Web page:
See what I mean? While it is completely possible to travel through Switzerland via train, we think a vehicle is the best option. Especially if you like to visit places for sunrise, sunset or before the bulk of the crowds arrive, as we do.
Now that you have a better understanding of this key information, we can finally dive into the fun stuff. Without further ado, here are the best hikes in Switzerland!
Aletsch Glacier Trail
8 KM & 500 M elevation
The Great Aletsch Glacier, with a length of 23km, is the largest glacier in the Alps. This massive ice field is quite honestly one of the most impressive things I have ever seen! Covering over 80 square kilometres in the Bernese Alps, standing beside this monumental glacier was a pivotal experience.
There are several different ways to arrive at the Aletsch Glacier, but here is what we would recommend. We drove to the Betten Talstation where parking for the day is around CHF 8 (2022). We purchased a gondola ticket to the Bettmergrat Station for CHF 34 per person (round trip) and took the first gondola up to the town of Bettmeralp.
From there, we walked through the town for about 1 km and got on the next gondola to the Bettmergrat Station. Upon arrival, you only have to walk 500 meters for your first glimpse of the marvellous Aletsch Glacier.
Next, we hiked on the path that runs parallel to the glacier for approximately 4 kilometres each way. You do not need to hike this trail to see the glacier but it does bring you closer to the ice for a fascinating view.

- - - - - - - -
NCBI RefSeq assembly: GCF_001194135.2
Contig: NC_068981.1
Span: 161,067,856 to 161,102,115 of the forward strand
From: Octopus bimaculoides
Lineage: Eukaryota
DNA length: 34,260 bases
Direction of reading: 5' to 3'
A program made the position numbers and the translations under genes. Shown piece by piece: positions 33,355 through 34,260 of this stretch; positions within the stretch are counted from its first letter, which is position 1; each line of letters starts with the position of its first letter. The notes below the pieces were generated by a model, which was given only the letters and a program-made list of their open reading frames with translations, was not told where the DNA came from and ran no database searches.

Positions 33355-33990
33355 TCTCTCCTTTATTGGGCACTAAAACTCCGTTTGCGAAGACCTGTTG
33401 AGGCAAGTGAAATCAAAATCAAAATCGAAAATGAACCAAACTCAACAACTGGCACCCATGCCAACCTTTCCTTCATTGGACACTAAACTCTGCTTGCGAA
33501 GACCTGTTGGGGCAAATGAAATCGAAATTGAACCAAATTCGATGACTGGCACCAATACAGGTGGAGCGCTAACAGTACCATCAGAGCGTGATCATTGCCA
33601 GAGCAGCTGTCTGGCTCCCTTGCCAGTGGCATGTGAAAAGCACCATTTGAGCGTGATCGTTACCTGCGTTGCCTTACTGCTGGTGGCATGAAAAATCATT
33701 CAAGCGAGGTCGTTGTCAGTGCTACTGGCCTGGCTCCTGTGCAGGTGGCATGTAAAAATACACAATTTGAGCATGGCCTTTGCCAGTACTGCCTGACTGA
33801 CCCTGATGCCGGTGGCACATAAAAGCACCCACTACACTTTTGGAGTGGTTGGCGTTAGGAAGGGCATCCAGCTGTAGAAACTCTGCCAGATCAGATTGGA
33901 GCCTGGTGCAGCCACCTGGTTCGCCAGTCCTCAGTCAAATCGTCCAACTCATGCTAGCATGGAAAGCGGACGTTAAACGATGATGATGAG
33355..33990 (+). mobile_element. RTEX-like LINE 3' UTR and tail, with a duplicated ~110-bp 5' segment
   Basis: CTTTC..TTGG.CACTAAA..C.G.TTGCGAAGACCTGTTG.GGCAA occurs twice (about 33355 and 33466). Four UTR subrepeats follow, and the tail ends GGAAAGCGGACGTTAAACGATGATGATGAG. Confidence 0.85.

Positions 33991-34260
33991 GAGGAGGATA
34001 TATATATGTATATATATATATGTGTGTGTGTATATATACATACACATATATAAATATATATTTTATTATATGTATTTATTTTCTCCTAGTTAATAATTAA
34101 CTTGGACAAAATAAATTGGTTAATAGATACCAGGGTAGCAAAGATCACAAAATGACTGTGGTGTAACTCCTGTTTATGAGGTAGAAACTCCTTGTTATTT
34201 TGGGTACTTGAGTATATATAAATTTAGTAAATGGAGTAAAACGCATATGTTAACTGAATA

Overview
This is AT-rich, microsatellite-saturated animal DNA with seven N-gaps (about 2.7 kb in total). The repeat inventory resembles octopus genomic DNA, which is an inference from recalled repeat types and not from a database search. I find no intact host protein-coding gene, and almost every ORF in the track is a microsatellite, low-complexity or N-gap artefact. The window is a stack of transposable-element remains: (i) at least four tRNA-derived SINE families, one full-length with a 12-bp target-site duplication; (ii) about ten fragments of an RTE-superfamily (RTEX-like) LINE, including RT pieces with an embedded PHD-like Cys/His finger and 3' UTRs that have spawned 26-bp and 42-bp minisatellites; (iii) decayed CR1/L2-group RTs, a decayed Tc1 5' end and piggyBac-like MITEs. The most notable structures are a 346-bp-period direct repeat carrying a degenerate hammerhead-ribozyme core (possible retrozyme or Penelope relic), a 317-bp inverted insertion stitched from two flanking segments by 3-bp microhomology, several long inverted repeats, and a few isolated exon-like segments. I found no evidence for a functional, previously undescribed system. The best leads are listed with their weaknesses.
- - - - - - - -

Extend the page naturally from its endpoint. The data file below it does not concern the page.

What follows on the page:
It is possible to make this hike into a one-way loop ending at a different gondola station, but we decided to hike back up to Bettmergrat and take the gondola down. Over the last 1.5 kilometres on the way back, you gain all of your elevation.
NOTE: You can save money and add kilometres to this hike by bypassing some or all of the gondolas. If you would like to do this, I would recommend taking the gondola from Betten to Bettmeralp (over 900m of steep elevation gain through the trees) and hiking from there.
5 km & 570 m elevation
Augstmatthorn is one of the most spectacular summits along the well-known Hardergrat Ridge, which runs parallel to Brienzersee near Interlaken. Famous for magnificent views over the lake and the chance to see Alpine Ibex (AKA Steinbock), this was one of the most impressive hikes we did in Switzerland.
There are multiple ways to reach this viewpoint, but I am going to outline the most popular two. If you don’t have a vehicle, the best option is to begin at Harder Kulm and walk along the ridge to the summit. This starting location can be reached by taking the Harderbahn from Interlaken or hiking to the top. From there, it is approximately 8 KM each way along the ridge.